Beyond your personal need for and responsibility to information privacy lies a large string of legislation that has been enacted to keep your data safe on the Internet and in the real-world. A few examples of legislation enacted to protect you are listed below:

  • Electronic Communications Privacy Act (ECPA): This piece of legislation was created to protect certain wire, oral, and electronic communications from being intercepted, accessed, used, and disclosed by unauthorized individuals.
  • The Federal Trade Commission Act (FTC): The FTC Act regulates unfair and deceptive commercial practices. The FTC still remains the primary federal regulator in the privacy sphere in the United States. The FTC brings actions against companies for failing to comply with privacy policies and protect personal information.
  • Computer Fraud and Abuse Act (CFAA): The CFAA includes outlawing various computer-related activities. These activities include unauthorized access of a computer to obtain certain information, defraud or obtain anything of value, transmit harmful items, or traffic in computer passwords.
  • Health Insurance Portability and Accountability Act (HIPAA): While not solely created for online privacy, HIPAA is very relevant to the Internet. HIPAA involves the protection of HIPAA-covered entities (people with health plans or who use health care providers) from the disclosure of confidential personal information. HIPAA directly extends to protect against the communication and disclosure of said information on the Internet.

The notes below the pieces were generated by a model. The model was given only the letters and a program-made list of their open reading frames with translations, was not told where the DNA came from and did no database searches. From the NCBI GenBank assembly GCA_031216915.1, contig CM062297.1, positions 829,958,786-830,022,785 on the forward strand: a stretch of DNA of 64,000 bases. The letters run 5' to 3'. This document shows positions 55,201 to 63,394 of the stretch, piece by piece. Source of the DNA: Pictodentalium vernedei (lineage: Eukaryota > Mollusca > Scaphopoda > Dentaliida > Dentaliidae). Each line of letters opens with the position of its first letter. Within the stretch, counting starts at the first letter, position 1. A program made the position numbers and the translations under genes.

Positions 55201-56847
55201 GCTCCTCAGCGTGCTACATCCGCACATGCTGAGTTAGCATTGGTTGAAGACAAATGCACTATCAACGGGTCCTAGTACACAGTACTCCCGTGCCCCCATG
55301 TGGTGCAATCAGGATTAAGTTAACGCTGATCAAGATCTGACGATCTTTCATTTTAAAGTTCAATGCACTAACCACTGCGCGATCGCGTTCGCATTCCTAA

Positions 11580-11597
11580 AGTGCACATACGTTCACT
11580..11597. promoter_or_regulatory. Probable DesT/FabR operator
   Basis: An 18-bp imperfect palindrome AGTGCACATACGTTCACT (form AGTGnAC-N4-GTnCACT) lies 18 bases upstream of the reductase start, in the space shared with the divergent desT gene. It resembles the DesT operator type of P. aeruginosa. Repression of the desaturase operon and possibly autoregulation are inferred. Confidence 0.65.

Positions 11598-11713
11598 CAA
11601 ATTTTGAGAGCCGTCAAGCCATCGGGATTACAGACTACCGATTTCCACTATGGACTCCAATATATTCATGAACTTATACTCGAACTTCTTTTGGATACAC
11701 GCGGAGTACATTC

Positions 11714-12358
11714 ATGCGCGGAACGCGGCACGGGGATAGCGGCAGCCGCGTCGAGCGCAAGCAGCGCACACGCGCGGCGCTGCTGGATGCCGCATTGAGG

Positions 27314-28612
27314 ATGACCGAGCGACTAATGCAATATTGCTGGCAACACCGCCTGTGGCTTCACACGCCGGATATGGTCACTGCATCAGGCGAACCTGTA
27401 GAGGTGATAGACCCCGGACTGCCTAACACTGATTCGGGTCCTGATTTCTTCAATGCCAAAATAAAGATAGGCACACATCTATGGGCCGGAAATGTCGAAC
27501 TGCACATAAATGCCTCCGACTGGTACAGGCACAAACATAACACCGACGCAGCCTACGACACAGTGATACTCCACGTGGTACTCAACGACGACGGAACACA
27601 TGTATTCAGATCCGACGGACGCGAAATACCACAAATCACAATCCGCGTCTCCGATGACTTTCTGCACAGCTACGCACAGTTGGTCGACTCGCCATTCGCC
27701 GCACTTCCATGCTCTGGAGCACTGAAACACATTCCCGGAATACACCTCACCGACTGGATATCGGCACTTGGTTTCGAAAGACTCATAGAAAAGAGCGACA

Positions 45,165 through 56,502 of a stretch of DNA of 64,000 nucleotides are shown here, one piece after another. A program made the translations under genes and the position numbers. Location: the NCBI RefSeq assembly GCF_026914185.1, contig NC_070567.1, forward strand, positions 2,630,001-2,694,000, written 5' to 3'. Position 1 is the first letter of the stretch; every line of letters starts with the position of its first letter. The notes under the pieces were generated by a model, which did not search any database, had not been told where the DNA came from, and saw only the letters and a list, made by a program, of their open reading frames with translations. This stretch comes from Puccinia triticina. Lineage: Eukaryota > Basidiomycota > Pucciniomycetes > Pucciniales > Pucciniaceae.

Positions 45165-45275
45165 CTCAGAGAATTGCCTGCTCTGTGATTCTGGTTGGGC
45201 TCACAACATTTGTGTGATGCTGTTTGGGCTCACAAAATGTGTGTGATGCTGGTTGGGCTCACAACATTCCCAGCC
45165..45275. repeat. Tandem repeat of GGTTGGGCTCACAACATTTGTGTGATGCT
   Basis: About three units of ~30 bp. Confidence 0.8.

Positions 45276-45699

• Financial Services Modernization Act (GBLA): The GBLA was created to… wait for it… modernize financial services. This includes the regulation of the collection, use, and disclosure of personal information collected by financial institutions. The primary takeaway from this law is the requirement of both customer notices and the addition of a written information security program.

How Do You Maximize Your Online Information Privacy?

While businesses should be protecting your data on their devices, software, and websites, this is not always the case. You can see real-world examples of customer privacy falling to the wayside with companies like Facebook, Yahoo, and now Twitter. The honest truth is that only you can ensure (or at least maximize) your information privacy online. With this in mind, here are a few tips and takeaways to maximize your information privacy out in the wild (as listed here):

  • Check your social privacy settings. Each social media company has different privacy standards and settings. Comb through these and ensure your accounts are secure and maximized against attacks.
  • Don’t use public storage for private information. While you may pay for online storage on places like Google and Dropbox, these aren’t great places to store sensitive information. Just one breach to these companies could leave this information ripe for the taking.
  • Evade tracking. While some information will inevitably be tracked by companies, use 3rd party applications, VPNs, and privacy modes on the Internet to help reduce your “Internet footprint” for nefarious attackers.
  • Keep your main phone number and email private. While your work email will inevitably be thrown into many company newsletters, it’s important to minimize the disclosure of your main number and email. This information can be used for dangerous social engineering and phishing schemes.
  • Use secure passwords. While simple passwords make for easy recall, they are not ideal for accounts that hold confidential information. For any account that you don’t want private information made public use complex passwords with a combination of lower and upper case letters, numbers, and special characters.